kid-friendly version or template set?

do you think scrivener is too ‘heady’ for highschool/junior high students?

  • no, not at all
  • yes, it’s more well suited to those who already understand mechanics
  • maybe, but with the right template it could be great
  • maybe, but the interface would need to be different (beyond just a template)
  • “…any book is a kid’s book if the kid can read!” (mitch hedberg)

0 voters

you know, i was once again inside scriv thinking about how amazing it is for coordinating thoughts and writing and it struck me that this is a perfect way to introduce very young writers to ‘structure’ - thinking junior high here (my own kid)…

what i’m wondering is how hard it would be to develop an interface option that sort of ‘strips out’ some of the advanced features (like the whole getinfo section) and perhaps manipulate icons and default setup for young writers (e.g. ‘my characters’ ‘my plot’ etc)…with an option to simply add in the advanced features as they begin to really get it…

of course, perhaps this could be done with a template as well, though that does not impact the overall feature set…

i’m gonna have my son try to write his next school paper in this and get his own reactions…it might be overkill for most of what he’s doing, but it seems like such a great way to teach structure and coordination during the writing process…great for those just getting into mechanics…

btw, what i’m thinking about specifically is the amazing utility of the corkboard for moving around story components…

Scrivener would have, in no way, baffled me as a 7th-12th grader. I might be slightly unusual though. I was introduced to the concepts of programming and computer usage at a very early age (around 7), and as a result I’ve always had a high level of aptitude when learning new programs. I remember that I was also writing fairly decent sized stories in middle school, and using index card systems and designing a database (using some DOS program I cannot recall the title to) to keep track of various things, when I was around 12 & 13. I think I really would have loved Scrivener, actually!

I personally see no reason why your average 7th grader would have any trouble using Scrivener better than I do within a week. Have you seen the interface for Warcraft?

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Eiron’s right about the sophistication of kids with computers, but they still need lots assistance with writing. Even when they can form sentences and paragraphs, they still need guidance on describing experiences or evaluating ideas.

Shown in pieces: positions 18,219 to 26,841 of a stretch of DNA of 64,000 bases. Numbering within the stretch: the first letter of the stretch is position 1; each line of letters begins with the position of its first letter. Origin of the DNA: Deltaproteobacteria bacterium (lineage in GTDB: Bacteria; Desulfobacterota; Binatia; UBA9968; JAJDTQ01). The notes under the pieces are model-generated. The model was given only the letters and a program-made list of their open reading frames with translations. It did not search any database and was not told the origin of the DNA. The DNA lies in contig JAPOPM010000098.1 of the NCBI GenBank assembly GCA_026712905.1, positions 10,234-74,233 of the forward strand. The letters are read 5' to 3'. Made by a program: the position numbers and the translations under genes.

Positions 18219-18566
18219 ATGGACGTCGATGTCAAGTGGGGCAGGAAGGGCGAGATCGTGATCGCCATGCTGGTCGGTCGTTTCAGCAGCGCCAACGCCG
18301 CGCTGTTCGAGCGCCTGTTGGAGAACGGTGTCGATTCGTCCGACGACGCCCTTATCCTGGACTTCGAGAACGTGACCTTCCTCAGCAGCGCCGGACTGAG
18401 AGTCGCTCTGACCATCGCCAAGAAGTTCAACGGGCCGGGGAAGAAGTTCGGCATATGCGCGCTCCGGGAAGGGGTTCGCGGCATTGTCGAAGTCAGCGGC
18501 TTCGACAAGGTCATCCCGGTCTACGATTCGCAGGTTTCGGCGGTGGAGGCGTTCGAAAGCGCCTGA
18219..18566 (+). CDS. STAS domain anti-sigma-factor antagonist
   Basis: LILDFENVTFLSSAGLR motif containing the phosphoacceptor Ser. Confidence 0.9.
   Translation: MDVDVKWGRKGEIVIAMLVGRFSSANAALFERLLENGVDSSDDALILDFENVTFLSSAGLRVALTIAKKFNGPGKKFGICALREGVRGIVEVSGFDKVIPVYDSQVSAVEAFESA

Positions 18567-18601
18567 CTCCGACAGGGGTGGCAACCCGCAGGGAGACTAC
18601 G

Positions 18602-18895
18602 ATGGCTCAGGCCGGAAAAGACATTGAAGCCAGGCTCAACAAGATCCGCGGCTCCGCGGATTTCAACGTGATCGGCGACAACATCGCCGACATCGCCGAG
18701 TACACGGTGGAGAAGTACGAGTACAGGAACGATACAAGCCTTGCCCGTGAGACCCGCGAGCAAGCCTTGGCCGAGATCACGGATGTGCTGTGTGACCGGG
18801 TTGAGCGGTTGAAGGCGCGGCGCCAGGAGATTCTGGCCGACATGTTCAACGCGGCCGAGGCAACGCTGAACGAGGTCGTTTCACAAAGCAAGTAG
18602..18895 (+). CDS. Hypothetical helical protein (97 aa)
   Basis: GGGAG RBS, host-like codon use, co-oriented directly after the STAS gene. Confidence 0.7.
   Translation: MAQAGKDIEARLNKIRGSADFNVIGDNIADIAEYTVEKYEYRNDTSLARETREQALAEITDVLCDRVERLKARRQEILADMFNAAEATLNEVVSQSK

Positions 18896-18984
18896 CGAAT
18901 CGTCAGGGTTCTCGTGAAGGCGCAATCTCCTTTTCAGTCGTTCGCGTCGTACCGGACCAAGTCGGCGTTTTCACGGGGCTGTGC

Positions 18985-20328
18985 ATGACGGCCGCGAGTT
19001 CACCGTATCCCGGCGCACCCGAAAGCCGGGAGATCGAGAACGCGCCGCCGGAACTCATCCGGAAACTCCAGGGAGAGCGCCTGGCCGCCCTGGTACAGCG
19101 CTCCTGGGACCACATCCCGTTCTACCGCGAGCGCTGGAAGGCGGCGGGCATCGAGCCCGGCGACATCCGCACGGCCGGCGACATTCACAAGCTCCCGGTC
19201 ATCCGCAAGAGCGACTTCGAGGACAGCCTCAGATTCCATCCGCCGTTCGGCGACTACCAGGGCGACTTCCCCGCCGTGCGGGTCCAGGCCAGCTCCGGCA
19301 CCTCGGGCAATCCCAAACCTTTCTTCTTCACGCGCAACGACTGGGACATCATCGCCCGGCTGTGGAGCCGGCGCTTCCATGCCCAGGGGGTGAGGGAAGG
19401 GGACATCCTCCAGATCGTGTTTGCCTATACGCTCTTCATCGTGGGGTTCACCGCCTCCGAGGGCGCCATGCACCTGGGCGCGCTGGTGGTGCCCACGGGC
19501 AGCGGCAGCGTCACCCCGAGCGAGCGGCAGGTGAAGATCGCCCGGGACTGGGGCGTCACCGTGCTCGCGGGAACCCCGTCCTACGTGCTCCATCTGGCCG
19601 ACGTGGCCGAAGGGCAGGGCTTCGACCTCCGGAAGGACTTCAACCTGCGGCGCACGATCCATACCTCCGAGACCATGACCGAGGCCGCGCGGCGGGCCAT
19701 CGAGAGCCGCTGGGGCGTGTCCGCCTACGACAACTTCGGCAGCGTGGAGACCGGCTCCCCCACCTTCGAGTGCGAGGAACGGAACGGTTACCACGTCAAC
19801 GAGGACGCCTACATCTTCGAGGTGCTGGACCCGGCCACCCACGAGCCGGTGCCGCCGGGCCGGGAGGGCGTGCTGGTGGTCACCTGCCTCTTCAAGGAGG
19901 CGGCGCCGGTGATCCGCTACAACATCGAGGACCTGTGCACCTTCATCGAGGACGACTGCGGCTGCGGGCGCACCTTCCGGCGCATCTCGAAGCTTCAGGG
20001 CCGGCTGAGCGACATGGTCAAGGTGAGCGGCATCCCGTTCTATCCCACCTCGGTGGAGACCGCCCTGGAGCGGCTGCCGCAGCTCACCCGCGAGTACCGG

I would suggest creating an initial Scrivener file in which you replicate your course instructions and assignments. Keith’s Tutorial.scriv could be a model, since it provides progressive instruction on how to use the software. Then use folders and templates to set up examples and exercises.

You might have a section called “My Journal” where they write their first drafts, as dated entries. Then ask them to pull Journal clips into later drafts. That will teach them to make flexible use of the interface. The eventual goal would be to leave behind your tutorial and create independent projects.

If you put together a file like that, I’d be glad to review it and offer suggestions.

Your ideas make sense to me, Howarth. And though I’m sure the Scrivener interface itself doesn’t need any dumbing down or tarting up to appeal to kids, there are lots of ways Scriv’s features coud be leveraged for young writers. Off the top of my head:

  1. Encouraging them to use snapshots so they could play around with different ways of writing a passage without being afraid of losing their work.
  2. Teaching them to write the “Crappy First Draftâ€

I doubt a Junior high school or high school kid would have an issue with the program for one main reason: there are only three pots: DRAFT, RESEARCH, and TRASH.

I know I wouldn’t have were I that age. In fact, wouldn’t have had a problem with it at age six. but I would hit up my parents for a new laptop to test it all out. :stuck_out_tongue: